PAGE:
It was Casey Dellacqua, her now-retired doubles partner, who talked her into making a comeback and the now-23-year-old returned a much better player, finishing inside the top 20 at the end of the 2017 season.

She continued to make significant progress over the years, eventually reaching her first Grand Slam quarter-final at the Australian Open earlier this year before ultimately going all the way over the weekend.

The Queenslander was pitched into a tricky draw which would’ve seen her have to face the likes of Serena Williams, Naomi Osaka and defending champion Simona Halep. But both Williams and Osaka fell in the third round, while Halep’s title defence was ended by Amanda Anisimova in the quarter-finals.

Anisimova (in the semi-finals) and Sofia Kenin (in the fourth round), the player who upset her ageless compatriot in the round of 32, ended up becoming the only players to take a set off Barty for the entire fortnight.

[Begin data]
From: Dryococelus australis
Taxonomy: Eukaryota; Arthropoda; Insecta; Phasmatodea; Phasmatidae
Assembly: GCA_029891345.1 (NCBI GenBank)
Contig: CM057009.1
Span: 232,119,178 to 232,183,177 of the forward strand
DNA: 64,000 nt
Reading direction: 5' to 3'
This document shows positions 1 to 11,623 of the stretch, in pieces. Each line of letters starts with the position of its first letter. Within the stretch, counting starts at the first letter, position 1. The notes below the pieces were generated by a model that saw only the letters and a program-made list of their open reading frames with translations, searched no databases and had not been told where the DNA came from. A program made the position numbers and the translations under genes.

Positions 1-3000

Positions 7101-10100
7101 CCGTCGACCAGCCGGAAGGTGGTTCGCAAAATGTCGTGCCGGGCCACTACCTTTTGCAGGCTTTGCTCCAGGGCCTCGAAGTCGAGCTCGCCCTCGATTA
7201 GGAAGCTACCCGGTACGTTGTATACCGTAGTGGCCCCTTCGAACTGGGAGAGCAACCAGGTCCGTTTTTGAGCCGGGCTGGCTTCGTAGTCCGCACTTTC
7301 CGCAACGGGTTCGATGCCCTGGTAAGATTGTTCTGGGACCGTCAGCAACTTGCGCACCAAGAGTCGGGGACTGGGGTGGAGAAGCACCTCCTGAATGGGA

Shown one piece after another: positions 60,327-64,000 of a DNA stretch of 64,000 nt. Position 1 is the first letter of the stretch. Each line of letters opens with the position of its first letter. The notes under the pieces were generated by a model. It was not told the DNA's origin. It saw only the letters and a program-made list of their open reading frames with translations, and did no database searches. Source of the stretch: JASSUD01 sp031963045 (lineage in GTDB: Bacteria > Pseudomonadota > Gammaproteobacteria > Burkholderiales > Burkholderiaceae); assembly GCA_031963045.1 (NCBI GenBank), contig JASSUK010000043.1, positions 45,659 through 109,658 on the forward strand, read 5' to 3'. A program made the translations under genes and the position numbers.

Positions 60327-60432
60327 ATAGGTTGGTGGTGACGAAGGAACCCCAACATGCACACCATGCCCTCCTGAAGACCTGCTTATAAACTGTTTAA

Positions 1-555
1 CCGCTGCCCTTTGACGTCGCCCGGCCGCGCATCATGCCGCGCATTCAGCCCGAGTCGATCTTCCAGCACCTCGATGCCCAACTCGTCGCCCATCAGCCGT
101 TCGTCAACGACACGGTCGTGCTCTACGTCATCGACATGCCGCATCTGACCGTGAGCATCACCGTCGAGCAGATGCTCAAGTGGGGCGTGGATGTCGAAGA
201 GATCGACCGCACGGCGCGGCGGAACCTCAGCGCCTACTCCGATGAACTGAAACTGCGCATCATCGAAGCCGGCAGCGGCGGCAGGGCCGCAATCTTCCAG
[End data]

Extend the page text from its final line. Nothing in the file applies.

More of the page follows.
Barty’s dream nearly ended up not happening when she was down a set and a break in both the second and third sets in her match against Anisimova, who broke new ground by becoming the first player, male or female, born in the 21st century to reach the last four at a Major tournament.

However, she regained her composure to win through to her first Major final, where she displayed no signs of nerves or fear, thrashing fellow first-time Major finalist Marketa Vondrousova in straight sets.

To think that Barty ‘Bradburied’ her way to the title, given the early defeats to Williams, Osaka and Halep would be disrespectful.